12. Even better than the inherent arithmetic methods, you can implement the std::ops traits. This gives you the ability to use + - * and /,as well as allowing you to implement the operators for both owned and borrowed values.

13. I'd use a match to tighten up the GCD even / odd logic and avoid so many returns.

14. There's some comments that repeat what the code is doing, but don't explain the why. Can be removed or improved.

use std::{cmp, fmt};

#[derive(Debug)]
pub struct Fraction {
numerator: i64,
denominator: i64,
}

impl Fraction {
/// Creates a new fraction with the given numerator and denominator
/// Panics if given a denominator of 0
pub fn new(numerator: i64, denominator: i64) -> Self {
if denominator == 0 { panic!("Tried to create a fraction with a denominator of 0!") }
if denominator < 0 {
Self { numerator: -numerator, denominator: -denominator }
} else {
Self { numerator, denominator }
}
}

/// Returns a new Fraction that is equal to this one, but simplified
pub fn reduce(&self) -> Self {
// Use absolute value because negatives
let gcd = gcd(self.numerator.abs(), self.denominator.abs());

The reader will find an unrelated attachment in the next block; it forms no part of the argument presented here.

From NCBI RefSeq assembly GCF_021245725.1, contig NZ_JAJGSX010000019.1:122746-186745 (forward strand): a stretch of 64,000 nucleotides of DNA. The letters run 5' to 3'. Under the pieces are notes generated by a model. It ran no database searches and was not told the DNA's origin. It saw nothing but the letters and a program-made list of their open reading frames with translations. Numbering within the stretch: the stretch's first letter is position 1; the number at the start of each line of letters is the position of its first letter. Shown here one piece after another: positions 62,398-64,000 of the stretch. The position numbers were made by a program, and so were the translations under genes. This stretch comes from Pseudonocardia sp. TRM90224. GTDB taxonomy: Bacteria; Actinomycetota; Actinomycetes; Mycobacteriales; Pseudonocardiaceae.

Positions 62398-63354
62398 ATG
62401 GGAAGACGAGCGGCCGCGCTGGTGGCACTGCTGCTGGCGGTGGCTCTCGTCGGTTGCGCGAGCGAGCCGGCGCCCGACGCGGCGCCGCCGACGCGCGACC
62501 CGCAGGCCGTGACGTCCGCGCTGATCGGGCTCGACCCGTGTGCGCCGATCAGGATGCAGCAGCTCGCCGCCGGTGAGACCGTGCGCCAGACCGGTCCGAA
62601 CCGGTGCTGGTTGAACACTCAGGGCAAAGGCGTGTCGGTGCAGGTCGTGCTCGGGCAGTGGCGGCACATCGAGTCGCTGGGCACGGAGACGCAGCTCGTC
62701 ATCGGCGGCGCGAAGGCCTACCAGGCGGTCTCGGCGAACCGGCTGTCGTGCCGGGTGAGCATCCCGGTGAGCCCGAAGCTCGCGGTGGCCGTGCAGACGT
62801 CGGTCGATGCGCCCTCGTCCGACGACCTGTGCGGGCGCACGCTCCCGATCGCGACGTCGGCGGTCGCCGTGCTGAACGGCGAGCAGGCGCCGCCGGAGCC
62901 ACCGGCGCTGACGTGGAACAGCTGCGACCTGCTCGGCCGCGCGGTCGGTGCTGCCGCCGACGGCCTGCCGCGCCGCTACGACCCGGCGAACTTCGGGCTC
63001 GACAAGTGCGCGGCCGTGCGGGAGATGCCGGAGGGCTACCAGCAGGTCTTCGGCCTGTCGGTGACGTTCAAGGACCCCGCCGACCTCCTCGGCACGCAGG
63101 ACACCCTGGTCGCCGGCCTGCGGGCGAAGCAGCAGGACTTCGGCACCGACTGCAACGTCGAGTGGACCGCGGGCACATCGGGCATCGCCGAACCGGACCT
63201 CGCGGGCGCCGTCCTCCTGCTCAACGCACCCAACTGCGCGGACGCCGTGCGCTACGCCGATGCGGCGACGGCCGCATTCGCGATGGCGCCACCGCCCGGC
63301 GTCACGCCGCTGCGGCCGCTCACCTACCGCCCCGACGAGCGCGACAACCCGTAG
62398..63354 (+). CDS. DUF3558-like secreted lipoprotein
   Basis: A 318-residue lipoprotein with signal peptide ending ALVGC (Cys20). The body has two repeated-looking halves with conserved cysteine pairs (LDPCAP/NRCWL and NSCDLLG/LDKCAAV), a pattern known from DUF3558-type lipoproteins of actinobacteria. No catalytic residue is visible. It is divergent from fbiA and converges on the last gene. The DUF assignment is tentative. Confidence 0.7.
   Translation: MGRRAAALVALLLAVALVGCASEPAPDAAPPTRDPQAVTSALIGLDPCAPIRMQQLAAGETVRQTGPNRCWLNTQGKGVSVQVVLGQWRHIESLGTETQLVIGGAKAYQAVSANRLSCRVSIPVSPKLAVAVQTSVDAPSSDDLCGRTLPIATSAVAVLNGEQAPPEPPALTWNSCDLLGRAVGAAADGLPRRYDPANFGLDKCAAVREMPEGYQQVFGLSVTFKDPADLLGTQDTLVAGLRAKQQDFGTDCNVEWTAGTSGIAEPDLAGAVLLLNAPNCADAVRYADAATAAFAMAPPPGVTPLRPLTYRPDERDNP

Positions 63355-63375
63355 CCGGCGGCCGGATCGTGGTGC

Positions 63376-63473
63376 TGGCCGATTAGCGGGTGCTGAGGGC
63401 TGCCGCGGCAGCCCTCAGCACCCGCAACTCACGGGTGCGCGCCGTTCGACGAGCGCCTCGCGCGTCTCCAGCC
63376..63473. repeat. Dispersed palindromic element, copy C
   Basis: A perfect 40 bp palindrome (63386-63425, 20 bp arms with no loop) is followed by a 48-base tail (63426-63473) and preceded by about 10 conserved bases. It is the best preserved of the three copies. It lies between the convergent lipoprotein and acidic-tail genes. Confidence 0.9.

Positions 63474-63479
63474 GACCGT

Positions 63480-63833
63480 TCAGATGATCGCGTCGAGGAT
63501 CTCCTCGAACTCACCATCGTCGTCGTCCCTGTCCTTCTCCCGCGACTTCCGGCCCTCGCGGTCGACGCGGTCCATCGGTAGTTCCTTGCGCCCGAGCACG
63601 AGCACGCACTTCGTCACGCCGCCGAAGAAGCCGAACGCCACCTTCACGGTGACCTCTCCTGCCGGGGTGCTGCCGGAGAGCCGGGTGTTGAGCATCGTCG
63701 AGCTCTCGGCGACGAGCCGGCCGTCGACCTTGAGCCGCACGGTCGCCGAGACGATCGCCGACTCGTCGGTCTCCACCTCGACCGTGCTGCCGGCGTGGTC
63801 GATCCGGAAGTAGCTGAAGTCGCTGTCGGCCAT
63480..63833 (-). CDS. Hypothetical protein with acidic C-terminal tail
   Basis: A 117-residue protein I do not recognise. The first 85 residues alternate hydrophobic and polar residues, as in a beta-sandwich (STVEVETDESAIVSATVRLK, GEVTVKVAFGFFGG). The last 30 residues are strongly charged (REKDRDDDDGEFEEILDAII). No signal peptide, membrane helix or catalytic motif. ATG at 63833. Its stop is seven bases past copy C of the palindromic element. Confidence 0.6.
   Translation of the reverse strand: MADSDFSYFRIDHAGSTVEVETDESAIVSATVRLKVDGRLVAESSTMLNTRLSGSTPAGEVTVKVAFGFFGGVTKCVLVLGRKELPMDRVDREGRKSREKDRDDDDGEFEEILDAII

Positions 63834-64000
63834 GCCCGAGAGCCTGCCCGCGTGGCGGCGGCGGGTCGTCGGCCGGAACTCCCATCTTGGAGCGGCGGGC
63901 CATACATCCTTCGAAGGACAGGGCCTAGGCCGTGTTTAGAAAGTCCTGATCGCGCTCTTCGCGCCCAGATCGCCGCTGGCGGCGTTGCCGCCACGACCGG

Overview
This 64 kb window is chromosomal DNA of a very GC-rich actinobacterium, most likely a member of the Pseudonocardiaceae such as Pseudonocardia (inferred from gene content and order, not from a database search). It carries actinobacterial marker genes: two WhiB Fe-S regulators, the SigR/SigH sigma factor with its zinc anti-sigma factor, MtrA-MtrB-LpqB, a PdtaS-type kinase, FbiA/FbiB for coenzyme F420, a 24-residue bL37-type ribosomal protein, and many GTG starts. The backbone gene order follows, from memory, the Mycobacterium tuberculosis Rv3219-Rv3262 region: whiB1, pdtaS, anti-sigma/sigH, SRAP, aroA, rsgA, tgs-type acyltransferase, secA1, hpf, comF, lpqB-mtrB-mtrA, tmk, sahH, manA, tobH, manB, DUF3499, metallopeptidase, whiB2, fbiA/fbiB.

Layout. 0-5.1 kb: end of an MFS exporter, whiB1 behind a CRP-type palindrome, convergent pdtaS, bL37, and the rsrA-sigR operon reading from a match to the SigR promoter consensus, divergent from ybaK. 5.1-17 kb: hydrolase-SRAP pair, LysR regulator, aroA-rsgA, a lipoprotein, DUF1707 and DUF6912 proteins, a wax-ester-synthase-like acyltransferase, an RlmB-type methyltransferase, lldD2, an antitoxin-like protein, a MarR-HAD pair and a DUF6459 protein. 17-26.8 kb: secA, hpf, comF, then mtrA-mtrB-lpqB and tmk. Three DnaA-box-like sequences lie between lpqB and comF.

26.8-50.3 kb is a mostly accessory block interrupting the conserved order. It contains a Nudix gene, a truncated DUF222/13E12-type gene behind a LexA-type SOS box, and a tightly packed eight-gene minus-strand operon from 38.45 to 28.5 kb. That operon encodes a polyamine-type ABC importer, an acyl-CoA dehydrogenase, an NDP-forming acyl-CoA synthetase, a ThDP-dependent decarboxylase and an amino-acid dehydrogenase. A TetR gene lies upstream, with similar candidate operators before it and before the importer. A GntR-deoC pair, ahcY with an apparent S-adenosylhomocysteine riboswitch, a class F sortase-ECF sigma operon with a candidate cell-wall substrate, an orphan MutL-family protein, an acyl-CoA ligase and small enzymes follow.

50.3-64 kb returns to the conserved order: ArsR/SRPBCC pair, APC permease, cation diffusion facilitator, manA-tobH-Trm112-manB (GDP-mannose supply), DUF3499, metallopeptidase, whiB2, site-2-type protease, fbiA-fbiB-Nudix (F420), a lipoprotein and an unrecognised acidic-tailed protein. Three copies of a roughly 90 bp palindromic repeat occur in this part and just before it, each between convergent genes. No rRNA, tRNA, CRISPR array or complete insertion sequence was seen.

Self {
numerator: (self.numerator / gcd),
denominator: (self.denominator / gcd),
}
}

/// Returns a decimal equivalent to this Fraction
pub fn to_decimal(&self) -> f64 {
self.numerator as f64/ self.denominator as f64
}
}

impl fmt::Display for Fraction {
fn fmt(&self, f: &mut fmt::Formatter) -> fmt::Result {
let temp = self.reduce();
if temp.denominator == 1 {
write!(f, "{}", temp.numerator)
} else {
write!(f, "{}/{}", temp.numerator, temp.denominator)
}
}
}

impl cmp::PartialEq for Fraction {
fn eq(&self, other: &Fraction) -> bool {
let simp_self = self.reduce();
let simp_other = other.reduce();
simp_self.numerator == simp_other.numerator &&
simp_self.denominator == simp_other.denominator
}
}

impl cmp::Eq for Fraction {}

impl cmp::PartialOrd for Fraction {
fn partial_cmp(&self, other: &Fraction) -> Option<cmp::Ordering> {
self.to_decimal().partial_cmp(&other.to_decimal())
}
}

impl<'a> Add for &'a Fraction {
type Output = Fraction;

fn add(self, other: Self) -> Fraction {
Fraction {
numerator: (self.numerator * other.denominator + other.numerator * self.denominator),
denominator: (self.denominator * other.denominator),
}
}
}

impl<'a> Sub for &'a Fraction {
type Output = Fraction;

fn sub(self, other: Self) -> Fraction {
Fraction {
numerator: (self.numerator * other.denominator - other.numerator * self.denominator),
denominator: (self.denominator * other.denominator),
}
}
}

impl<'a> Mul for &'a Fraction {
type Output = Fraction;

fn mul(self, other: Self) -> Fraction {
Fraction {
numerator: (self.numerator * other.numerator),
denominator: (self.denominator * other.denominator),
}
}
}

impl<'a> Div for &'a Fraction {
type Output = Fraction;

fn div(self, other: Self) -> Fraction {
Fraction {
numerator: (self.numerator * other.denominator),
denominator: (self.denominator * other.numerator),
}
}
}

// Calculate the greatest common denominator for two numbers
pub fn gcd(a: i64, b: i64) -> i64 {
// Terminal cases
if a == b { return a }
if a == 0 { return b }